Cinema and Religion

During the silent period, Quebec’s Catholic Church was opposed to cinema, calling it “the devil’s night classes”. It tirelessly demanded that children be spared this “scourge”. After the Laurier Palace tragedy in 1927, the Church finally succeeded in persuading the provincial government to pass a law banning children under 16 from commercial movie theatres. In 1928 it also obtained tougher new censorship laws. Its directives inspired the rewriting of the code used by the censors.

Nevertheless, many Quebec educators recognised cinema’s value as a pedagogical tool. Many clerics and nuns began to offer film screenings in schools, parish halls, etc. They also wanted to provide children with “healthy distractions”. Films by amateur filmmaker priests—informative short films on a variety of topics—were shown there. Soon, however, they had access to 16mm prints of films that had previously been shown in commercial movie theatres.

Inform people about film’s moral virtues
In 1936, the encyclical Vigilanti Cura decreed that the cinema is not harmful in itself but rather a tool that can be used for good as well as evil. How could one tell good films from bad? The pope recommended that dioceses set up evaluation committees which would then make their views known. The Catholic Church’s standard bearers, the newspapers Le Devoir in Montreal and L’Action catholique in Quebec City, began publishing these moral ratings in 1937. The system was refined in January 1948 when the Montreal diocese’s Action catholique began distributing a weekly bulletin, Ciné-service, inaugurating its famous ratings: “For all”, “Adults and teenagers”, “Adults”, “Adults with reserve”, “Not recommended” and “To be avoided”, which remained in effect for twenty years and were adopted by every diocese in the province.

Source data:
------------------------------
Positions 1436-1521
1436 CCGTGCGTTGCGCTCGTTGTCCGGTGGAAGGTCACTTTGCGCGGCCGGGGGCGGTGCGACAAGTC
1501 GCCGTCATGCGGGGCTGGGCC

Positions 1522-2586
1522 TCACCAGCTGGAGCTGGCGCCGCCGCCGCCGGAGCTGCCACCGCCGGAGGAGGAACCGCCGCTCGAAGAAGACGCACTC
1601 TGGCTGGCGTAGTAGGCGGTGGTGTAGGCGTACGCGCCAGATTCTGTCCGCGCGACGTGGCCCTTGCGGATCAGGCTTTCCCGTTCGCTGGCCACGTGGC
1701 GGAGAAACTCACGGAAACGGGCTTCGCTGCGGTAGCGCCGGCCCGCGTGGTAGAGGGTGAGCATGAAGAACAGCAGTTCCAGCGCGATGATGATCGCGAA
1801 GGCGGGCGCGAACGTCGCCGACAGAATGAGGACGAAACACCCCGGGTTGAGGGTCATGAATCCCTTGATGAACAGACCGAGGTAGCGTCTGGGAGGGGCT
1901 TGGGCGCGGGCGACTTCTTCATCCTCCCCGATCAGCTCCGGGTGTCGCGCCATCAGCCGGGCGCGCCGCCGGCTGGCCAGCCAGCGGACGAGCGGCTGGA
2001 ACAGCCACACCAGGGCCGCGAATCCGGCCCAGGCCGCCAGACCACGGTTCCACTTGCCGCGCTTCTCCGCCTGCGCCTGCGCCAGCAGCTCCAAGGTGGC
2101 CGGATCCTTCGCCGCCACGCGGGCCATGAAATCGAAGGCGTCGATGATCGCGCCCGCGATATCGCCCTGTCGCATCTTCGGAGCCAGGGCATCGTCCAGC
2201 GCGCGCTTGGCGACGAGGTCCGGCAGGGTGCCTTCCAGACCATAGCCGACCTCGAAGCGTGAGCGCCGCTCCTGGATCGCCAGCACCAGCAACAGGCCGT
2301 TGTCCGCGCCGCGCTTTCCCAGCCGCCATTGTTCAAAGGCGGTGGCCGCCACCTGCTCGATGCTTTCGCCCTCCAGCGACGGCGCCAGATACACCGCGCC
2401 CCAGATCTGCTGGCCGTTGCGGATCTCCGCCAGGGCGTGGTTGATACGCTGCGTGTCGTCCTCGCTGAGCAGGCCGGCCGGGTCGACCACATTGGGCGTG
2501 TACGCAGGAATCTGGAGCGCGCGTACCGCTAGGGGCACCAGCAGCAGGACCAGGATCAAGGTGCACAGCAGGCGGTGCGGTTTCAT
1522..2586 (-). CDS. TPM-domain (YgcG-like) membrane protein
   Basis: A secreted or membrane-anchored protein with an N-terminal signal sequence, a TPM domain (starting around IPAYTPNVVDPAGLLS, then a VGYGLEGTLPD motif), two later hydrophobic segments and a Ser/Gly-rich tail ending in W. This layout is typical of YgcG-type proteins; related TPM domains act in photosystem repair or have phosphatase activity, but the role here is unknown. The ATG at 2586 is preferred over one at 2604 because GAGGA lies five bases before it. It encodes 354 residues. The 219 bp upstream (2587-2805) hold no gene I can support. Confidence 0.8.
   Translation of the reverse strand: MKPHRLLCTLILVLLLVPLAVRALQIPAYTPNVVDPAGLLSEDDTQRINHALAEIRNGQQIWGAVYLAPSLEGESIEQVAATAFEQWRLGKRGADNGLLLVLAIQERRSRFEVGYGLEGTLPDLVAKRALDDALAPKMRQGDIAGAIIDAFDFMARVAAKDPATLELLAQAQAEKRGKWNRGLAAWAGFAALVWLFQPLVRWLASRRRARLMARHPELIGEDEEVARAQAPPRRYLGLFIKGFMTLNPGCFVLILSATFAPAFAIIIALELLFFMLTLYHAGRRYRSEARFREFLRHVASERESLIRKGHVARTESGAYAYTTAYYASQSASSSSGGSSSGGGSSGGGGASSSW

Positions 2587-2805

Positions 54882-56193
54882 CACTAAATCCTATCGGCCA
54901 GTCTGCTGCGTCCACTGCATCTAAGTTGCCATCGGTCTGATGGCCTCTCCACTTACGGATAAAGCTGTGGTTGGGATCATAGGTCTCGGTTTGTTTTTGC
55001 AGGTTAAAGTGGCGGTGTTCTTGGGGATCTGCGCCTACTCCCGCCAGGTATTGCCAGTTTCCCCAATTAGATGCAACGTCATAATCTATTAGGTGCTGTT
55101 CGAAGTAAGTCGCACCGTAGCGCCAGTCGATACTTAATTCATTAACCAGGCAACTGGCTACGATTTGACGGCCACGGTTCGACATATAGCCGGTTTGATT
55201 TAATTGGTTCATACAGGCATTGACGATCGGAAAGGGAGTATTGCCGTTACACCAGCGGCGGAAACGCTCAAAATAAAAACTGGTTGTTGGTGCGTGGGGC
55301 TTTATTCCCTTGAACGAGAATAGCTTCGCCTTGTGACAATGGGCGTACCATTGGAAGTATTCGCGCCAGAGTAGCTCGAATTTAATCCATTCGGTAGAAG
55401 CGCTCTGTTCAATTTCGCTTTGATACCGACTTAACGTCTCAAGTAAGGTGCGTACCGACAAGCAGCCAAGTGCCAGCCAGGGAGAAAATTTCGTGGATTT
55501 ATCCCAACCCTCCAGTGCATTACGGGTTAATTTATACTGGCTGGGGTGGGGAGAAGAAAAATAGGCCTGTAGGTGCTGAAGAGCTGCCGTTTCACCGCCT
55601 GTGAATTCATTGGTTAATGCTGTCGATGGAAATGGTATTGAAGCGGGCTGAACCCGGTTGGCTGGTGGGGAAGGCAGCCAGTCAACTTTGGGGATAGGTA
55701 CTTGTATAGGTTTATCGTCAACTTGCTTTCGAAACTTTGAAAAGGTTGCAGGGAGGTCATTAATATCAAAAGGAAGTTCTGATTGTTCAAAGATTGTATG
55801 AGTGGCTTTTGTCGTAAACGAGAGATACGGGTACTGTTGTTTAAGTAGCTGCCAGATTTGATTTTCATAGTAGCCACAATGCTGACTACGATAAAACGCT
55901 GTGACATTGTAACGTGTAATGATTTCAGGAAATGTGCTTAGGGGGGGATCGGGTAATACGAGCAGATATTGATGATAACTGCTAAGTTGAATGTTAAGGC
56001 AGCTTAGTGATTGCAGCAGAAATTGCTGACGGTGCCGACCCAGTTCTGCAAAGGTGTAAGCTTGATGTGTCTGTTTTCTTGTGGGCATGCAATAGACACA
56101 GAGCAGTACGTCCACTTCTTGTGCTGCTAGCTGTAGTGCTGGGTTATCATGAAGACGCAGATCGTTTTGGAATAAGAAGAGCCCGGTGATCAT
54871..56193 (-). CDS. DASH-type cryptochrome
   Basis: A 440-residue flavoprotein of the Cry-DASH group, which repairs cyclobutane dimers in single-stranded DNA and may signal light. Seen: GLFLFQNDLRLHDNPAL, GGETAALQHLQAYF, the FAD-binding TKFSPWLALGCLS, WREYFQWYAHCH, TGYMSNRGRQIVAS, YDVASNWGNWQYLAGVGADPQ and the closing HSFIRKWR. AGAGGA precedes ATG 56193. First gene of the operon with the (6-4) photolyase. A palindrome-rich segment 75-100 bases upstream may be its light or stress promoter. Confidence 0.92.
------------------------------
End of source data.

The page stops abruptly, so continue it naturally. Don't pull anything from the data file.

“If you can’t beat them . . .”
If you can’t beat them, join them, the old saying goes. The pope also encouraged the faithful to establish a Catholic film production industry. This was received as a considerable encouragement by amateur religious filmmakers. Even nuns began making “prayer films” in the hope of attracting new recruits. Under the aegis of Jeunesse étudiante catholique, the Catholic youth league, screenings in colleges and universities soon gave rise to the establishment of film societies, places of discussion that served as hothouses for film buffs and many filmmakers.

After the Second World War, promoters of fiction films in commercial movie theatres sought the support of the clergy. J.A. DeSève developed a large program of films of “Catholic inspiration” of interest to audiences of all kinds. His partner in Renaissance Films Distribution, the priest Aloysius Vachet, brought with him the experience he acquired in his studio in France, Fiat Films. Vachet became a propagandist of the “good news” in Le Devoir, at Radio-Canada and even in Sunday masses given in dozens of parishes.

In the early 1950s, clerical influence rapidly declined and the Church’s all-powerful status came to an end.